For Jesse Zwick’s first feature film, he gathered together an ensemble of sitcom actors to tell a hilarious and heartfelt story about friendship (and social media). In About Alex, six somewhat estranged college friends (and a plus one) gather together for a weekend to “celebrate” the attempted suicide of their friend. Over the weekend, secrets and unrequited passions rear their ugly heads but push these great friends back together.
Ben (Nate Parker) is suffering from writer’s block and avoiding the calls of his best friend Alex (Jason Ritter). His longtime relationship with Siri (Maggie Grace) gets rocky when she announces an acceptance to a fellowship on the other side of the country. What she doesn’t announce to him is that she may be pregnant. She saves that bombshell for wannabe chef Sarah (Aubrey Plaza) who has her own worries over seeing her big crush, stylish, corporate almost-douche Isaac (Max Minghella) with his new—much younger—girlfriend, Kate (Jane Levy). Luckily, her haphazard friend with benefits, intellectual Josh (Max Greenfield) is there as well.
They’ve all gathered to give support to their friend Alex, whose attempted suicide shocks them into rekindling their fading friendships. Now in their late twenties, they’ve drifted apart from each other, as close college friends tend to do over time. Zwick (who also wrote the film) uses this situation to explore all the emotions that arise—both volatile and loving—when friends examine where their lives have ended up (and how to proceed in their futures).
With an odd number of people isolated in a house, it’s easy to assume that some couples will be rearranging. Josh notes this early on in the film (just one of the many meta moments sprinkled throughout), including the fact that there’s an odd man out. Fortunately, a stray dog appears, allowing whoever ends up alone a companion of sorts. However, Zwick avoids the cliché romantic comedy traps—well, most of them—that the story could easily fall into.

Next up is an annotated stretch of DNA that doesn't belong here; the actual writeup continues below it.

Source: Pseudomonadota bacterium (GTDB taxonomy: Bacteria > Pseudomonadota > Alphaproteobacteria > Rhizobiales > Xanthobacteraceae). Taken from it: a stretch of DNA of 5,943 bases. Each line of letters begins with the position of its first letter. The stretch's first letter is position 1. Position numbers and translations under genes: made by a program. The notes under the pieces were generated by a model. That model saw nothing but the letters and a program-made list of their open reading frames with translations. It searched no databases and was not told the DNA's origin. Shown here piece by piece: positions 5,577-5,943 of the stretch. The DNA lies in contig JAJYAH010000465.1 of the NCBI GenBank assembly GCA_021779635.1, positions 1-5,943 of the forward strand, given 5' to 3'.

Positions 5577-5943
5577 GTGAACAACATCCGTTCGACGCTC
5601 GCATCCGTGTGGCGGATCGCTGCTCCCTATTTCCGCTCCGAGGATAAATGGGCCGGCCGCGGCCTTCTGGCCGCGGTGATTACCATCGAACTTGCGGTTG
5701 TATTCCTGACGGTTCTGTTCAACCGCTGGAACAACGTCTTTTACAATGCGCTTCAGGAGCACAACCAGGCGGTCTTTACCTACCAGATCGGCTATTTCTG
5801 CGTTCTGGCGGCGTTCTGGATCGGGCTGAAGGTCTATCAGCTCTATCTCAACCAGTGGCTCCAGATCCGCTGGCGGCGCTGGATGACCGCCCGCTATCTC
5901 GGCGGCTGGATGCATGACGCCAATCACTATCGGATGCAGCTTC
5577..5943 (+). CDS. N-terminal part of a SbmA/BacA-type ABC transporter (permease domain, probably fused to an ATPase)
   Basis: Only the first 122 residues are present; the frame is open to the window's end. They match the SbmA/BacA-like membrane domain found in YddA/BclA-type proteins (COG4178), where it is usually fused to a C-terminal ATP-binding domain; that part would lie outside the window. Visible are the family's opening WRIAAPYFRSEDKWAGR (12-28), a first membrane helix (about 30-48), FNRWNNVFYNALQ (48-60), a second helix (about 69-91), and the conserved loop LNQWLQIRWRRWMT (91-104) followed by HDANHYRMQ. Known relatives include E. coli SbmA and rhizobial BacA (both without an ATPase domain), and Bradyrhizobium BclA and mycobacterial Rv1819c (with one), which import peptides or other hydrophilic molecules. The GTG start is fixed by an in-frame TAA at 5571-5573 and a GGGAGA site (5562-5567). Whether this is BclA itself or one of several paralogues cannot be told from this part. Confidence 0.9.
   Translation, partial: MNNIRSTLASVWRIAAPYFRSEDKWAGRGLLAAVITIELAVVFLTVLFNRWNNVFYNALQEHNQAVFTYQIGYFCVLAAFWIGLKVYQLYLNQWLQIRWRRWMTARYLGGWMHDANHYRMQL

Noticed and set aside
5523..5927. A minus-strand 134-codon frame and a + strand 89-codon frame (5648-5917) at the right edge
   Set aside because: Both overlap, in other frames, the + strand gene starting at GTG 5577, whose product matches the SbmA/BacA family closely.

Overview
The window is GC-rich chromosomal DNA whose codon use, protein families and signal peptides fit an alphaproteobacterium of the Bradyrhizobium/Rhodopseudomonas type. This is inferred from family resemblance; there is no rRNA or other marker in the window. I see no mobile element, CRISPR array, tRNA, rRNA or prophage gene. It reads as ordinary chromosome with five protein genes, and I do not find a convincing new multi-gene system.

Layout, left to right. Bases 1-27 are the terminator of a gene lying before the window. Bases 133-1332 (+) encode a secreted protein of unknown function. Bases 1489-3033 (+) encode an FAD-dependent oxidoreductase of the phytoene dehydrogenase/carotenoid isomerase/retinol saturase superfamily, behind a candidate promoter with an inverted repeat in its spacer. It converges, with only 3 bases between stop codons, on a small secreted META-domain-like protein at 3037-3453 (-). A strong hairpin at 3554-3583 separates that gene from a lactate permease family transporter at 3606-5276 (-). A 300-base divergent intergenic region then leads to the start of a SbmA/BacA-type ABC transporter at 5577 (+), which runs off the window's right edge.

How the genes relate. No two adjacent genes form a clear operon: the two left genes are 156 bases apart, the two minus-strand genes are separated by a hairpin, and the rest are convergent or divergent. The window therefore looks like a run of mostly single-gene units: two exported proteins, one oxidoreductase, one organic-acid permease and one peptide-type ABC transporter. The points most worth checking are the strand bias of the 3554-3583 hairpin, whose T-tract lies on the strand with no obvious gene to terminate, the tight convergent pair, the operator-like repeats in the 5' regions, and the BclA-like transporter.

About Alex also taps into this generation’s love of social media and pop culture references, both embracing and rejecting such concepts. Alex’s final cry for help is a cryptic tweet, Sarah loves taking pictures of everyone to post on Facebook/Instagram, Isaac’s attached to his work blackberry, and Josh can’t help but make a crack about Siri and the iPhone. In fact, it’s Josh who is most critical of all. He simultaneously despises social media—endlessly lecturing everyone about their use of it—and is studying social media’s affect on the future of biography for his dissertation. Between Josh’s condemnations (of just about everything) and Sarah’s endless analyzing, most of the dialogue is an endless stream of psychobabble offset only by the inevitable soul baring you expect from a weekend of this magnitude.
No matter how much (or little) the script veers into the tedious or cliché, the strength and success of About Alex lies with the cast. The chemistry between the entire cast is a unique blend of platonic and romantic. Their interactions feel as though they truly have known each other for a decade. And you don’t even need to ship any particular couple because you’ll be happy no matter who ends up (or stays with) whom. Even outsider Kate assimilates into the group easily, never becoming the awkward seventh wheel that she fears she’ll be. The core friendship between Alex and Ben has so many implied layers you’re never quite sure if Alex has any romantic feelings towards Ben or not—a kind of friendship that’s so rarely explored in film. But all you really want is for all of them to live together (think: A Home at the End of the World). Actually, what you will really want from them is for the actors to all quit their respective TV shows and star in their own sitcom together.
About Alex is a wildly engaging film that resonates most with the mid-to-late twenties crowd. Every generation has a film that defines them, and while Josh would hate to even think about it, About Alex is definitely one for this generation. If you’re at the Tribeca Film Festival, this is one film you can’t miss.